Maximize engineering productivity- High-quality engineers love continuous delivery environments as they can instantaneously see how their work adds value to the organization.

Faster time-to-market- Customers enjoy the additional advantages of new features sooner. Plus, the developers receive customer feedback on their creative features very rapidly, which leads to better feature that accurately meet client’s needs.

• Run more experiments rapidly- Frequent releases allow companies to constantly experiment with newly added features and test them on various audiences. In few cases, fresh features are deployed in the code and turned off or on for a specific customer segment by using an easy feature flag.

• Fix errors quicker- Because software code is released in small batches, it is simpler to identify the source of any troubles. Even it is also simpler to understand the consequences of an alteration if you’re making lots of simple steps.

So, Continuous Development is a growing buzz in the software industry. For good reason: it signifies the effective method for software development to attain both external and internal objectives. The insight here for business executives is that continuous delivery is more than merely an obscure software development. It represents the significant cultural weapon and competitive advantage in the battle for talent and customer loyalty.

All You Need to Know about the Internet of Things (IoT)

The era of modern technology began in 1973 with Motorola’s invention of mobile phones. Then the idea of ‘ network of networks ‘ came in 1983, and in 1990 it took a more recognizable form. Smart phones took the world to a whole new level somewhere in the early twenty-first century. Every day, the world’s constant increase in technical intensity is becoming smarter, after the smart mobile phones, we’ve made everything around us shrewd. With the Internet of Things, the latest developments in the technical era make things easy to access.

What is the Internet of Things?

Simply put, this is basically the concept of connecting any device to the Internet (or/and to each other) with an on & off switch. This includes everything from headphones, mobile phones, washing machines, coffee makers, lamps, wearable devices, and just about anything else you might think of. The Internet of Things (IoT) is the inter-networking of physical devices and network connectivity that allows these objects to collect and exchange information.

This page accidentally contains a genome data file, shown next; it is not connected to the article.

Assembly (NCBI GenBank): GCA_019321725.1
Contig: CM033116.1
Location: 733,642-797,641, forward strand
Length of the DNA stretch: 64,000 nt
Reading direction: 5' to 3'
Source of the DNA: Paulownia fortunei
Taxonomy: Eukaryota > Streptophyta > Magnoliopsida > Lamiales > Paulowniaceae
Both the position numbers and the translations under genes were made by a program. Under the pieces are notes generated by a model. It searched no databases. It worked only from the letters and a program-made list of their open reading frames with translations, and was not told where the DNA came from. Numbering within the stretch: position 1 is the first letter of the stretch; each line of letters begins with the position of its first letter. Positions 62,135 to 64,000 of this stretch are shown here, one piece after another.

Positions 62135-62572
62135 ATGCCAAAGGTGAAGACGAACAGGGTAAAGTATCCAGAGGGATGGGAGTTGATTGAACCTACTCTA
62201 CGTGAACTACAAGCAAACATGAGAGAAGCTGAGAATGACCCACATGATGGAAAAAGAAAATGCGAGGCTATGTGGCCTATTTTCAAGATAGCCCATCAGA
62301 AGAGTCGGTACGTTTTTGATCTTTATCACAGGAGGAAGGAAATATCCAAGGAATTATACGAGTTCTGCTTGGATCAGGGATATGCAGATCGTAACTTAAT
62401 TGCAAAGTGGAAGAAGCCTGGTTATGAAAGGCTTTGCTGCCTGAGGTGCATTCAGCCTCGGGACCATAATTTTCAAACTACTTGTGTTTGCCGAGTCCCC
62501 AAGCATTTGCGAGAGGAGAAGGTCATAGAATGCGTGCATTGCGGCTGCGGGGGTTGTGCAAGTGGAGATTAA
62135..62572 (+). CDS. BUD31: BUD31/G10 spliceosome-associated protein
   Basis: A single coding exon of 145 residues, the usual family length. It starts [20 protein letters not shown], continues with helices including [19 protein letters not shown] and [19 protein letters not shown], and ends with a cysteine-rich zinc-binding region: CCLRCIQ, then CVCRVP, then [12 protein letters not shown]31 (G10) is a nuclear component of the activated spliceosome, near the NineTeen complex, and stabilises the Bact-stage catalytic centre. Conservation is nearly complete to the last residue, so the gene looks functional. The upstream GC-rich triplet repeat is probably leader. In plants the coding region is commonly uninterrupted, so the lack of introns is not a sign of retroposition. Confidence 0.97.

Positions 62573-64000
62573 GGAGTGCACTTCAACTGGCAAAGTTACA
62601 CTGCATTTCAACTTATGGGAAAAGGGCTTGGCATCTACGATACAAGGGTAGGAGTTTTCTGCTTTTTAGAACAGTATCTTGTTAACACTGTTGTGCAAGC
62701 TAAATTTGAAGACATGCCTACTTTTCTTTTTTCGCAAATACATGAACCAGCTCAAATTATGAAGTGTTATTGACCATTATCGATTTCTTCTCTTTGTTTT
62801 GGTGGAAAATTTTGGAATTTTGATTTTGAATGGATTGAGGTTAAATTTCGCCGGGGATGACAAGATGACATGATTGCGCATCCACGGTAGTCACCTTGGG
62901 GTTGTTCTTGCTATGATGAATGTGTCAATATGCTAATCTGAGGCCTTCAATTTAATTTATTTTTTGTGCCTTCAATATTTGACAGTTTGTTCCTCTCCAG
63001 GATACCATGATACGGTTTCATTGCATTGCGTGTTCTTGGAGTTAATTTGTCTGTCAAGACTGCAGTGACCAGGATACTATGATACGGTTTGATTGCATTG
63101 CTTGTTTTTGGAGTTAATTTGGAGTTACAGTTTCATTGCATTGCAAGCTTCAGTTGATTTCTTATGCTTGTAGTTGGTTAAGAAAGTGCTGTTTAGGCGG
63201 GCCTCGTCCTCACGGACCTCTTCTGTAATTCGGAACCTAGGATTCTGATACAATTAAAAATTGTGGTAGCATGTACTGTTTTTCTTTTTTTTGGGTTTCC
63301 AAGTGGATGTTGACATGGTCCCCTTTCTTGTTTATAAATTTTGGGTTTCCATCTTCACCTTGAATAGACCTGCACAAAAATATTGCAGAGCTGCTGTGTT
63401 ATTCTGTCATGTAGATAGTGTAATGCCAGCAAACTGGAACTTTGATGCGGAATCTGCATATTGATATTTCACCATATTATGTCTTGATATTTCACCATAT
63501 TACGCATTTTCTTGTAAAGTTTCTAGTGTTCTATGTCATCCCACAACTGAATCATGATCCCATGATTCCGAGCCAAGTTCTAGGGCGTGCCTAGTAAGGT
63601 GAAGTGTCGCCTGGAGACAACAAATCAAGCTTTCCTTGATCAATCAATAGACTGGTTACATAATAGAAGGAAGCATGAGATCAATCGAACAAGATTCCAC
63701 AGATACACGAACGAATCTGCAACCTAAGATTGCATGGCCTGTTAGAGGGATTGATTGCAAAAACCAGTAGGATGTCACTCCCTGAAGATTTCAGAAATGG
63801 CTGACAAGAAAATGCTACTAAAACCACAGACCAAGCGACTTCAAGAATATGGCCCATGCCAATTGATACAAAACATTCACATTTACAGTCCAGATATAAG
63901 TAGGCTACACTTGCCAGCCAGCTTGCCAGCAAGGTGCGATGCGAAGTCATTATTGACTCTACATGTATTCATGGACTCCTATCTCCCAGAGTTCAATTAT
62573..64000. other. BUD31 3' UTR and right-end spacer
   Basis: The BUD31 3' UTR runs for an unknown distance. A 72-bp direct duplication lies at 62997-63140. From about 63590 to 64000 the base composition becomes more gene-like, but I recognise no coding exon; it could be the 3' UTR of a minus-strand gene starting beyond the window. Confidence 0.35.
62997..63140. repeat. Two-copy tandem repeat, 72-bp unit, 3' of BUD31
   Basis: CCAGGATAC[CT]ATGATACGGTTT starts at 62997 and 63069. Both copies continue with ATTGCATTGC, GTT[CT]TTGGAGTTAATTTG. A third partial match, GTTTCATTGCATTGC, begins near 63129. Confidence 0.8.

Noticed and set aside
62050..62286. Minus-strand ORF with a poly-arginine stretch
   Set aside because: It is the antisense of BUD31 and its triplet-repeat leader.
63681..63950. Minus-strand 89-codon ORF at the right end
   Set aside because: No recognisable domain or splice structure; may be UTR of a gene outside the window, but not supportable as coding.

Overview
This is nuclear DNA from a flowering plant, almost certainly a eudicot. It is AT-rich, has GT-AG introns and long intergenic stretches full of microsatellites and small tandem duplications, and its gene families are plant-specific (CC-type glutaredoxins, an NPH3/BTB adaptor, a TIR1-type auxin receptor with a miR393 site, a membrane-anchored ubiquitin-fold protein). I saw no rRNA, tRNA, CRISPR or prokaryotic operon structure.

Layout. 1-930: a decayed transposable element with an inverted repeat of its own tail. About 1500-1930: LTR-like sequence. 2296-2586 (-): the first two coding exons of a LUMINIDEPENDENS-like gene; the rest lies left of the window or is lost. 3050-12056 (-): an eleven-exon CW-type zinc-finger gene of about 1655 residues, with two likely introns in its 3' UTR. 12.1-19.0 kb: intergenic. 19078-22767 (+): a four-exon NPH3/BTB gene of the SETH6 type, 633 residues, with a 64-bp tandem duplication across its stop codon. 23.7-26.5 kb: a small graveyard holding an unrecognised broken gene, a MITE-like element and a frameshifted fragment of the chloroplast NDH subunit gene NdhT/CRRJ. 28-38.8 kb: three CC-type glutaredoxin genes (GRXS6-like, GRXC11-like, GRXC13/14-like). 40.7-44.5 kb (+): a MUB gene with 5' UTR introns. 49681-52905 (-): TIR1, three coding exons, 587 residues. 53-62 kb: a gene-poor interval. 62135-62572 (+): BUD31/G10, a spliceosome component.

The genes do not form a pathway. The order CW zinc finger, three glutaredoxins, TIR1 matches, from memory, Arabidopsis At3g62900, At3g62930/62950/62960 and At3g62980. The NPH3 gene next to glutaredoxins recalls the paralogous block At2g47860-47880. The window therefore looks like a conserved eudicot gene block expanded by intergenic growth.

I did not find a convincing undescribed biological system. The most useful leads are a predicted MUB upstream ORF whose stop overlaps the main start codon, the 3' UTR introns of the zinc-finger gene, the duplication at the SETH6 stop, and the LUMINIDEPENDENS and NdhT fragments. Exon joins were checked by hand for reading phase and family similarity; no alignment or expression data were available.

IoT evolved from the convergence of wireless technologies, micro-electromechanical (MEMS) systems, micro-services, and the Internet. The connection helped to tear down the silo walls between Information technology (IT) and operational technology (OT) making it possible to analyze unstructured machine-generated data for insights that drive improvements.

This all depends on your industry: in terms of IoT, manufacturing is perhaps the farthest forward, as it is useful to organize tools, machines, and people, and track where they are. Farmers also turned to connected sensors to monitor crops as well as cattle, hoping to boost their herds ‘ production, efficiency, and health.

The examples are endless, and all we can predict is that connected devices are likely to penetrate most businesses, just like computers and the web. When the efficiencies are with tools or plants, it’s easy to appreciate the potential benefit, but when it’s office workers who are being squeezed for more productivity, it might take a bit of a dystopian shade: imagine your security access card is used to track where you’re in the building, so your boss can totally spend how much time in the kitchen making tea.

How big is IoT?

HP conducted a small survey estimating the rise of connected devices over the years and surprising results. Are we moving towards a world that is fully automated?

These devices will bridge the gap between the physical & digital world to get a better life, society, and industries ‘ quality and productivity. Smart homes are the most awaited feature with IoT catching up, with brands already competing with smart appliances. Wearables are one more feature trending second on the internet. With the launch of Apple Watch and more devices to flow in, these connected devices are going to keep us hooked with the inter-connected world.

An Explosion of Connected Possibility
An Explosion of Connected Possibility

Industrial Internet of Things

The Industrial Internet of Things originally described the IoT (Internet of Things) as it is used in a number of industries, such as manufacturing, logistics, oil and gas, transportation, energy/ services, mining and metals, aviation, and other industries, and in use cases typical of these industries.

Industrial IoT in the above sense was mainly used to distinguish between use cases, actual use and specific technologies as leveraged primarily for manufacturing and, later, other industries on the one hand and IoT enterprise applications and consumer IoT applications on the other.

IOT and its Impact on Testing

So what impact on software testing will the Internet of Things have? What’s going to change? Just as introducing smartphones and mobile apps brought new concerns to testing (including touchscreen gestures, location awareness, and orientation concerns), testing smart devices on the Internet of Things will also require some recalibration. While tests running against computer software involve keyboard and mouse input, smart device testing must take into account the data received from the sensors of the device as well as user input by tapping and typing. It will be necessary to test “in the wild” will be required.

IOT Testing Types
IOT Testing Types

The Internet of Things could restructure the development of software across the board and release it into an intuitive operation in depth. The incredible growth in IoT customer demand is amazing software companies, with many predicting that the Internet of Things will permeate the industry by 2020. While companies were the largest initial IoT consumers, public enthusiasm for mobile computing devices has recently outstripped corporate interest. Consequently, the present challenge is to increase the scope of IoT testing.